Uncomfortable

A few Sundays ago, my parents’ pastor offered me her pulpit. I hadn’t preached for more than a year, and because she said I could teach about “anything,” I leapt at the opportunity.

I invited a friend of mine, Dewayne, to teach with me. In the last several months, Dewayne has become a father, received his high school equivalency diploma, purchased a truck, and launched his own environmental services business. In the fall, he’ll be studying either culinary arts or food science—a passion he discovered through his employment at Bridge Bread. He’s bright and creative and an unbelievably captivating speaker.

That morning we arrived at the church too early, so we sat in the back row and chatted while the band warmed up. Shortly before the service began, this happened:

Jack: Do you guys want to move to the front row?

Dewayne: Nah. I need to stay back here.

Kelley: Why’s that?

Dewayne: Well, I don’t want to surprise anyone.

Kelley: What do you mean?

Dewayne: No one’s expecting to see me here.

Kelley: …

Dewayne: Black man? Dreads? Tattoos?

Kelley: …

Dewayne: I look like the guys they see on TV or in the newspapers.

Kelley: …

Dewayne: I don’t want to make anyone uncomfortable.

Kelley: That’s… But this is a chu…

Dewayne: Kelley. You know churches are the most segregated places, right?

Kelley: …

There’s no good way to respond to that. There’s just not.

And despite all that, Dewayne got up and cracked himself wide open for the people in that room. The people whom he knew would judge him. The people whom he knew would be uncomfortable because of him. He was vulnerable anyway. 

I’m not even sure why I’m telling you this story, except it happened three weeks ago and I can’t seem to shake it.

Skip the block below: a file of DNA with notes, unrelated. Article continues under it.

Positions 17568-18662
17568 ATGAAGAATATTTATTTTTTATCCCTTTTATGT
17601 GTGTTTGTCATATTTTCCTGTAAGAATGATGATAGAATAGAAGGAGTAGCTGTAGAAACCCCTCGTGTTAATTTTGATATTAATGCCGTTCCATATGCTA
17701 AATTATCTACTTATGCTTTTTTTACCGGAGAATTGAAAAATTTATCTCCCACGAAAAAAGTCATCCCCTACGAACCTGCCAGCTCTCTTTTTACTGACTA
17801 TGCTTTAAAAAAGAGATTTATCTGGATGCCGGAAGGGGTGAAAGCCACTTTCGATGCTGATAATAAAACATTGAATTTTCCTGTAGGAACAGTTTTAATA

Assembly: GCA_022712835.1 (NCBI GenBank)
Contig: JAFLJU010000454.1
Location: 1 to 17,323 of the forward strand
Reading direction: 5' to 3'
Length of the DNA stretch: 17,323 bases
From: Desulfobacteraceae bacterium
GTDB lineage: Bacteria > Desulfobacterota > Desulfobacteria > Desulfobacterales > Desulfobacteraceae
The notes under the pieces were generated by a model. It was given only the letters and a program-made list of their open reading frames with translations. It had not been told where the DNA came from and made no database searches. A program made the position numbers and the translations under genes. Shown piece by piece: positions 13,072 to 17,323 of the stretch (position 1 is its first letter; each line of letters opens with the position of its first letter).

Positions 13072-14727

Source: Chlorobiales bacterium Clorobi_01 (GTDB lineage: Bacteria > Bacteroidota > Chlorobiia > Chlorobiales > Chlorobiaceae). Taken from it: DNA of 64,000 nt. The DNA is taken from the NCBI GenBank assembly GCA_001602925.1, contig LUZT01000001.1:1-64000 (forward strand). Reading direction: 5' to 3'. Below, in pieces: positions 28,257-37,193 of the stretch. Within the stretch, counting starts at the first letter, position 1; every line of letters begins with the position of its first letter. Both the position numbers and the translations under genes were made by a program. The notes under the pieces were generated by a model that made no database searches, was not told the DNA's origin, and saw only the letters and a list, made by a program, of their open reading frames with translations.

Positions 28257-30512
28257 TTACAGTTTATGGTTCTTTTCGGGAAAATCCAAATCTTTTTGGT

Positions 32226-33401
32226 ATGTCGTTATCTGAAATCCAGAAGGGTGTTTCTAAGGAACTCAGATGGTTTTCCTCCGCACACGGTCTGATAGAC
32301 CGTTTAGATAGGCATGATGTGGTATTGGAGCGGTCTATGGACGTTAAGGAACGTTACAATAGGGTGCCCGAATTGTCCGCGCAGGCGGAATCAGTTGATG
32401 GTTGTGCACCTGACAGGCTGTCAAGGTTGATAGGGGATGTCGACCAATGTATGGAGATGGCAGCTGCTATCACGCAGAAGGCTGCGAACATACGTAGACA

I’m certain I’ve written this before, but I’m going to write it again anyway. All of the yuck that’s happening in the world? The sex trafficking? Drug and alcohol dependence? Food insecurity? Illiteracy? Disregard for the elderly? The school to prison pipeline? Teen pregnancy? Political corruption? Gun violence? Domestic violence? Violence against the LGBT community? Depression and suicide? Misogyny? Xenophobia? Corporate greed? Extreme tension between law enforcement and the communities they serve? Overloaded foster care systems? And the rest of it? All of these social ills share this in common: They began and/or are sustained by a fundamental lack of empathy. 

Today, empathy feels a lot like, “can’t see to shake it.”

Dewayne got us to feel things we’d never felt before. He was racial injustice, standing before us, challenging us to get real with our kids about the mess the world’s in right now. He was homelessness, in the flesh, talking about the people who’d helped him find a way home. He was poverty, staring us down, explaining how he’s regained his dignity.

And it made us uncomfortable.

Hopefully, enough that we’ll do something.

2 Comments

  1. Jeanne Moses   •  

    Once again Kelley, you are spot on. I’m so glad you are back from your “rest”. We’ve missed you!

    • Kelley   •     Author

      Thank you, Jeanne. Your encouragement means a ton!

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